For over three decades, Mariah Carey has been known for her soaring vocals and incredible range. But despite this, the Grammy-winning singer has had a few vocal blunders during performances — one of her most famous being in Times Square on New Year’s Eve.
Mariah Carey’s infamous New Year’s Eve performance
On December 31, 2016, the “Fantasy” singer took the stage on Dick Clark’s New Year’s Rockin’ Eve with Ryan Seacrest to perform her hit songs “Emotions” and “We Belong Together.” But things went quickly went awry.
Carey admitted to the audience that she hadn’t had a soundcheck before the performance and that she couldn’t hear the backing vocals behind her. As a result, she couldn’t deliver her vocals on top of the track. Instead, she allowed the backing track of “Emotions” to play as she encouraged the attendees to sing along.
As she tried to get through a rendition of “We Belong Together,” her voice struggled to hit notes without cracking — a common occurrence for singers in freezing cold temperatures. When she returned to the New Year’s Rockin’ Eve stage the following year, she infamously asked for tea to help warm her shivering vocal cords, which is another common vocal recovery tactic for singers.
Cold temperature played a part in Mariah Carey’s ‘New Year’s Rockin’ Eve’ blunder
Carey reflected on the evening and temperature’s role in her New Year’s Rockin’ Eve performances in her 2020 memoir The Meaning of Mariah Carey.
“Luther Vandross was the first artist to warn me of the risks of singing in the cold,” she recalled. “He told me that I needed to care for the fragile physical place that holds the muscles, the tendons, and the sensitive strings that vibrate and allow my voice to come through.”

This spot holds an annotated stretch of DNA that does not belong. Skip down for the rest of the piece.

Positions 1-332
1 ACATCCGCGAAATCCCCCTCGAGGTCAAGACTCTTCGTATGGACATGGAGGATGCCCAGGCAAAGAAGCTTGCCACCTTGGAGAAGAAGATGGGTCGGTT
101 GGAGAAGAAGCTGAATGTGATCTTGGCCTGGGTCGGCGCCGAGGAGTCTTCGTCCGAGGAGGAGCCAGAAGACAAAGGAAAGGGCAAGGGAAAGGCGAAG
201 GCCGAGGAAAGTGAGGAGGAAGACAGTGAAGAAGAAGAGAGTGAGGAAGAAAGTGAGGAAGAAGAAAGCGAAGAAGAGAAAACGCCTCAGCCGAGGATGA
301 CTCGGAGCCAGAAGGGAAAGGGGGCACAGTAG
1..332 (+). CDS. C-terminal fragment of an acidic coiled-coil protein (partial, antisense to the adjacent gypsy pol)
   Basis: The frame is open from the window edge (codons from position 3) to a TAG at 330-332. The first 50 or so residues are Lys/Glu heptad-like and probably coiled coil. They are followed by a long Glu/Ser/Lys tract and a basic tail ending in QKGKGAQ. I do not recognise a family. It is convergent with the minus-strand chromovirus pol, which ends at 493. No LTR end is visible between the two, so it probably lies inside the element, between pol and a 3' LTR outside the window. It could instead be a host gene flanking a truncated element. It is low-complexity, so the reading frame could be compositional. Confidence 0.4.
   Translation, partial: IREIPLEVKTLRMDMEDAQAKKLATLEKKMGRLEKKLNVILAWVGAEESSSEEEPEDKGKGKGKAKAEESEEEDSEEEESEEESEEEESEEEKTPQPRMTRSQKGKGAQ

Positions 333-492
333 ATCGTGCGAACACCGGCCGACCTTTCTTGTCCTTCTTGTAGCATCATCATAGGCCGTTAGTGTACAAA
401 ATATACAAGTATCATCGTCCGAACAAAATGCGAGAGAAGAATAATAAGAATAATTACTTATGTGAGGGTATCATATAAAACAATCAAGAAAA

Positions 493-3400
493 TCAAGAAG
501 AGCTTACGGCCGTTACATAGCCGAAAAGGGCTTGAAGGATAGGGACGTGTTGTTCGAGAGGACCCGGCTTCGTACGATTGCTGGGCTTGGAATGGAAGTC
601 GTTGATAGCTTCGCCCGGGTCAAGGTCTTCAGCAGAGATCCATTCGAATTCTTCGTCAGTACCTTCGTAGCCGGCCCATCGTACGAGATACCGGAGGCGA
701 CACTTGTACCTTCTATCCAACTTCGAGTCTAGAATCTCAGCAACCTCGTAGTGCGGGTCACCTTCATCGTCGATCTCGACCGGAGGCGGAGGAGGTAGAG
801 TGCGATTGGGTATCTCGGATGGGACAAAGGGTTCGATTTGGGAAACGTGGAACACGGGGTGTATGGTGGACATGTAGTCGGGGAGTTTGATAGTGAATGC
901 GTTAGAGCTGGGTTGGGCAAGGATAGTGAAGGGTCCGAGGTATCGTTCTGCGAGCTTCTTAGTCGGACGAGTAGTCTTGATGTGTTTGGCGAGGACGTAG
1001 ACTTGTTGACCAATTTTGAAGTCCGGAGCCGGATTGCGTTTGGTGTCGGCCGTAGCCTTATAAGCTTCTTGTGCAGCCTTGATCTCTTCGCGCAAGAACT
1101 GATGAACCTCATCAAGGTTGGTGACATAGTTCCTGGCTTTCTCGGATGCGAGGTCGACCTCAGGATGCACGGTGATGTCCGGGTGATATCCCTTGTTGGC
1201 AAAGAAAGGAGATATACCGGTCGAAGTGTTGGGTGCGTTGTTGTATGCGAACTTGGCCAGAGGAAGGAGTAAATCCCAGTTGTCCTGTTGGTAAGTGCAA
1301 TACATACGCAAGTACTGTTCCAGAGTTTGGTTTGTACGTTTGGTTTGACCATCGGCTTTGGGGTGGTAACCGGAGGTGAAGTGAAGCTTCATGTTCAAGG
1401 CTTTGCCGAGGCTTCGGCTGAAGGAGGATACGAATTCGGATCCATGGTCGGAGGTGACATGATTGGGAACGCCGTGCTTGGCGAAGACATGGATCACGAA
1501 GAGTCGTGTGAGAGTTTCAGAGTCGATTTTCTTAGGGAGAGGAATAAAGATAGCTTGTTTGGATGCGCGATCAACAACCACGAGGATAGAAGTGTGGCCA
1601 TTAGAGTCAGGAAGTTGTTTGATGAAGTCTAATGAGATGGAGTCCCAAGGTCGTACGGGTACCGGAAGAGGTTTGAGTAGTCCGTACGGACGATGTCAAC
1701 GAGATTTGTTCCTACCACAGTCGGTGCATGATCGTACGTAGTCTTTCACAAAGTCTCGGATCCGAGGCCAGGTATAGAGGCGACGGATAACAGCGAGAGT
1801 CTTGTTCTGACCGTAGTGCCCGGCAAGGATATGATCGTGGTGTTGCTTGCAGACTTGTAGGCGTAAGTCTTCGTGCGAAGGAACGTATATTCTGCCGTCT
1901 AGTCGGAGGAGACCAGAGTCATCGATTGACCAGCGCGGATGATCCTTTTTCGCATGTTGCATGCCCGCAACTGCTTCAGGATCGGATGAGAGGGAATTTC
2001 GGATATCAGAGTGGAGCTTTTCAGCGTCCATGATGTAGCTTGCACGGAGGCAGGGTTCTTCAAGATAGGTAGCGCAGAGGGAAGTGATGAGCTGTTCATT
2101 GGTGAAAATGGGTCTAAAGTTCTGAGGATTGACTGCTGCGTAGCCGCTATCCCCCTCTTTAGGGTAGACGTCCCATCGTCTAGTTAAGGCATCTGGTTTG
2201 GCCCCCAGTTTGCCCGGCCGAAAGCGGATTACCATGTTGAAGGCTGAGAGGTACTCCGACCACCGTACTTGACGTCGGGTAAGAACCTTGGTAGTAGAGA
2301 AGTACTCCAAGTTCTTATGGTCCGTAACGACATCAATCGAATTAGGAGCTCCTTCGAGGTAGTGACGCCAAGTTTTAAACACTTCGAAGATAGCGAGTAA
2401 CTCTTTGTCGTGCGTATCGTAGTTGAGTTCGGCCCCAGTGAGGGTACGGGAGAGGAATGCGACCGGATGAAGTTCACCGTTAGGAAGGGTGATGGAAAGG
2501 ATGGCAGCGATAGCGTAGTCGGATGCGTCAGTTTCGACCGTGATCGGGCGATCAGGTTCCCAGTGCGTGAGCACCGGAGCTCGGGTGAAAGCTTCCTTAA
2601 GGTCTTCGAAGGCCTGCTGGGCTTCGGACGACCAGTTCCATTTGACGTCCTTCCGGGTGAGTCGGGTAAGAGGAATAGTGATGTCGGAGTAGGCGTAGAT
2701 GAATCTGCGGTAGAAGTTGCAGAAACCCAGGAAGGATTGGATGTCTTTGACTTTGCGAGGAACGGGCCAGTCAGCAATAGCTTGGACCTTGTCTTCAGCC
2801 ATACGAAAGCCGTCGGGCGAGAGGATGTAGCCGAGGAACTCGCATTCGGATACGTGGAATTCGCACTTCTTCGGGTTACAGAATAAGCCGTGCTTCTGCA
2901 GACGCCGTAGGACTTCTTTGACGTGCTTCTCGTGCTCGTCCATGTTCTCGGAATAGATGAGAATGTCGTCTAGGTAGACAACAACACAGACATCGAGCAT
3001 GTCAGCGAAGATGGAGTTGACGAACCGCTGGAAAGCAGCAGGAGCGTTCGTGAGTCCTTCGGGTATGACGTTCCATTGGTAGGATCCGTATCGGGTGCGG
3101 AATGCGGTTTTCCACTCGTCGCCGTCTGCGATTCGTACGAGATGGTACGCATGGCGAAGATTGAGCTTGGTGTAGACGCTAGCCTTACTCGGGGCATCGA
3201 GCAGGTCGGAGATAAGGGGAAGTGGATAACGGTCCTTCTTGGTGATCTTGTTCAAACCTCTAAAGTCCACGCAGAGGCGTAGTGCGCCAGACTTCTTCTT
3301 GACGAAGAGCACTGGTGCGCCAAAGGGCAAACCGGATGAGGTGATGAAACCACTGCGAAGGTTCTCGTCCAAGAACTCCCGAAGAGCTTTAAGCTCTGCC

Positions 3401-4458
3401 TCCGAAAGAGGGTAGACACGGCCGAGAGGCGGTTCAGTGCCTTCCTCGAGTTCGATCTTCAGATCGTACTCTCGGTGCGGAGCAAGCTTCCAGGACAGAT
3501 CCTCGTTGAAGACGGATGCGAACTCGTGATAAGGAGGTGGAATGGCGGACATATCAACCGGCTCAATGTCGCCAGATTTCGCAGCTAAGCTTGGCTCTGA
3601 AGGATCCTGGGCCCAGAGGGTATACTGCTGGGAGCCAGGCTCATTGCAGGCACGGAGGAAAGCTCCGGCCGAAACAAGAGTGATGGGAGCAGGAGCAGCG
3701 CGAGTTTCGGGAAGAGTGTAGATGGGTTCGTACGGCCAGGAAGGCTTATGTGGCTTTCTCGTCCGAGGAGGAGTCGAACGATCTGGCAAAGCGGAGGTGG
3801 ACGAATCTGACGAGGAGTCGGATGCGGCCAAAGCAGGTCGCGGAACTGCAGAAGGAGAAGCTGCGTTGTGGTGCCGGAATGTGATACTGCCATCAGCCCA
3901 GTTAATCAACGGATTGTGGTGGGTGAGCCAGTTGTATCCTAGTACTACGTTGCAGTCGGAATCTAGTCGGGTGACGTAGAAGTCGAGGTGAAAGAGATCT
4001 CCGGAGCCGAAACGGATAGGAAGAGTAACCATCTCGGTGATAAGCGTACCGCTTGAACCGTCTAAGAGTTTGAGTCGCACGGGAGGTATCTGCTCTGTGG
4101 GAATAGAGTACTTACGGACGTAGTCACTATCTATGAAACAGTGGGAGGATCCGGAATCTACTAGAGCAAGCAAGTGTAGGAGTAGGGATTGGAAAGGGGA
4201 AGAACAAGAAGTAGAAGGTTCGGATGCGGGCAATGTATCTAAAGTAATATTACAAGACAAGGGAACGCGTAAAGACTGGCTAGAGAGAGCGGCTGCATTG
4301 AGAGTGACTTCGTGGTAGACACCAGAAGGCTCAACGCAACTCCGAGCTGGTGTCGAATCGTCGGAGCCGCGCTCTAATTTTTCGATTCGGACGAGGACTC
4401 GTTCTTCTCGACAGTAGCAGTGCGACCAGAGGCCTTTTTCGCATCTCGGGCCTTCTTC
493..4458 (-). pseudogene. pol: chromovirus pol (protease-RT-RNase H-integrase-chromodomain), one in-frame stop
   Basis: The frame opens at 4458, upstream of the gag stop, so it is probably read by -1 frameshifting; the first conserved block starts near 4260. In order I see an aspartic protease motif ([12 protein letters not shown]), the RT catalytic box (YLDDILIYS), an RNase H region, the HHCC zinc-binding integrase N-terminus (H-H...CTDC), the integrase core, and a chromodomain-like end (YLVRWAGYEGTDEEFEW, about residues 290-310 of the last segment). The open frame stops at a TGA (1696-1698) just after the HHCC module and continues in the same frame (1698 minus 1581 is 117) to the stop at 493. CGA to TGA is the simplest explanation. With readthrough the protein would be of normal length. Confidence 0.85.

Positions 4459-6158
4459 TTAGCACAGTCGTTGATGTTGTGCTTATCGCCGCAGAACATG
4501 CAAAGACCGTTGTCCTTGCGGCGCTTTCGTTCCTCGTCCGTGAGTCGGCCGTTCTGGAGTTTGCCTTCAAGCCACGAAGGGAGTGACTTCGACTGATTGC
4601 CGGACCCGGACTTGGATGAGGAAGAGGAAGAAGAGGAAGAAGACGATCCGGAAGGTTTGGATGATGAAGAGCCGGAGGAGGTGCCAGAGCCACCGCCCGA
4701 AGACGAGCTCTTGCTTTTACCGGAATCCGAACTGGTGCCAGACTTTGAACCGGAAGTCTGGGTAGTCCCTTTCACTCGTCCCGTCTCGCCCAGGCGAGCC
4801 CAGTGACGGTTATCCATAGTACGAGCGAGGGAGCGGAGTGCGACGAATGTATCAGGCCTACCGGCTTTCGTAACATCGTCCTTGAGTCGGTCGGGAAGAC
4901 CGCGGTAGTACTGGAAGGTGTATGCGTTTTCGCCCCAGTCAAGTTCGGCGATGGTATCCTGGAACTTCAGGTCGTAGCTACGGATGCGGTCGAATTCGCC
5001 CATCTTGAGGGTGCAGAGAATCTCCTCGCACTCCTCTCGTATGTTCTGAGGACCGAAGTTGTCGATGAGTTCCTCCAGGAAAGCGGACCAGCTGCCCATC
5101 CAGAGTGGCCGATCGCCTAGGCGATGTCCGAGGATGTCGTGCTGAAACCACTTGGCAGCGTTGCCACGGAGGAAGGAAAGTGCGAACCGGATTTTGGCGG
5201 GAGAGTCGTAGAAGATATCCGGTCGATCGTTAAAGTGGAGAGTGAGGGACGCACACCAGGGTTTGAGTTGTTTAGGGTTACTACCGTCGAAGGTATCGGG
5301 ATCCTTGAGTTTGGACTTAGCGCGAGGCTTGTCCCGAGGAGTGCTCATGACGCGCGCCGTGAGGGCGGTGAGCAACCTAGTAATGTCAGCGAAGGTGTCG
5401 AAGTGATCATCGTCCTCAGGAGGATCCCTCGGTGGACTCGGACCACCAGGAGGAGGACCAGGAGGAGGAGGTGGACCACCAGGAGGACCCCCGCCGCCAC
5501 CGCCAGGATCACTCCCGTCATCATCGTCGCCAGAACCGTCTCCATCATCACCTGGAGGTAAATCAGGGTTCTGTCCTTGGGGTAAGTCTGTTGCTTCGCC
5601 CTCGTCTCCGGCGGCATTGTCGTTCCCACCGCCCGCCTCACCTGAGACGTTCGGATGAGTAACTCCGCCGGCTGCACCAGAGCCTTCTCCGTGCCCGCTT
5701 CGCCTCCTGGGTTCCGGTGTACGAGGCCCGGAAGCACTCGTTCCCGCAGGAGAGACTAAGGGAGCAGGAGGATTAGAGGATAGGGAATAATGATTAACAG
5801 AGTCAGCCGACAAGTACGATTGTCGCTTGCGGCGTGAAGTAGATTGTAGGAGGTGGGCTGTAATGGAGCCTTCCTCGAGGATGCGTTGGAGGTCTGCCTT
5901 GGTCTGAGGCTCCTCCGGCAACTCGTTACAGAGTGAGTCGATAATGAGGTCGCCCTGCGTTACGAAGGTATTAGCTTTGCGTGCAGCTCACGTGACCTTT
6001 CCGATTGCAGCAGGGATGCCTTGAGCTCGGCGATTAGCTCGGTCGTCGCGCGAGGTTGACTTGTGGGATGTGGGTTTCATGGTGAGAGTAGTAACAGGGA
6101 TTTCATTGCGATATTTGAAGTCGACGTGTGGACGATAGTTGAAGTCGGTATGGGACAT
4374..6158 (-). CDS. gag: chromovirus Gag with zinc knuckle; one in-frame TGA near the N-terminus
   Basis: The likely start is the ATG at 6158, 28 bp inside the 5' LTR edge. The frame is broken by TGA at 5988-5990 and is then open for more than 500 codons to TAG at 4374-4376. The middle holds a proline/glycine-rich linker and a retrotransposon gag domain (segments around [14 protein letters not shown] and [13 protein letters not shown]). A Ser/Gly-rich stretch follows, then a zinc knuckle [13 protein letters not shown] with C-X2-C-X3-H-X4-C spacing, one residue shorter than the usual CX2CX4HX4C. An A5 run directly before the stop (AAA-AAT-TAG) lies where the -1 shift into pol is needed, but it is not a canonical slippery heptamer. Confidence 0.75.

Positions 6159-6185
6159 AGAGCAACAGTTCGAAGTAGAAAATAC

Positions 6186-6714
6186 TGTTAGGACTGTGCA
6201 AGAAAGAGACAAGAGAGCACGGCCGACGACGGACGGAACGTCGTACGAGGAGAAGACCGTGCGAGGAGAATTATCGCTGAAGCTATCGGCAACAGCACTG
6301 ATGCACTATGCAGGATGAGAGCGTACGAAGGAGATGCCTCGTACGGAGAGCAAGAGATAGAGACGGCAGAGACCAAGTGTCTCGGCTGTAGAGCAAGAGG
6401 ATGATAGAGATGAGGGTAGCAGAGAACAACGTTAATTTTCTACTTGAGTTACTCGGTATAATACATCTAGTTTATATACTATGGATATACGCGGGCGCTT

“Listen, if being in the cold can make your fingers go numb, imagine what it can do to delicate vocal cords!” she added.
Mariah Carey has been through much worse than ‘New Year’s Rockin’ Eve’
Carey went on to outline how she felt in that moment.
“There’s a certain performance of mine in the bitter cold wearing a sheer bedazzled leotard and eight-inch Louboutins at the world’s busiest intersection, in intimate proximity to stinking, putrid garbage that everyone seems to want to remember, and that I, quite honestly, often forget,” she said of the incident.
“To me, it’s as if I was a child playing in the sandbox and I got sand in my eye, wept theatrically, and caused a scene — then arrived twenty years later at my class reunion, after having gotten a PhD and become a celebrated scholar only to have my classmates ask, ‘Oh, but how’s your eye?’” she added
“I was a lot of things in that fleeting moment in the cold, but I knew one thing I was certainly not. I was not broken. Not even close,” she concluded. “I had been through so much worse. All debacles are not created equal, dahhhhling.”
Source: Read Full Article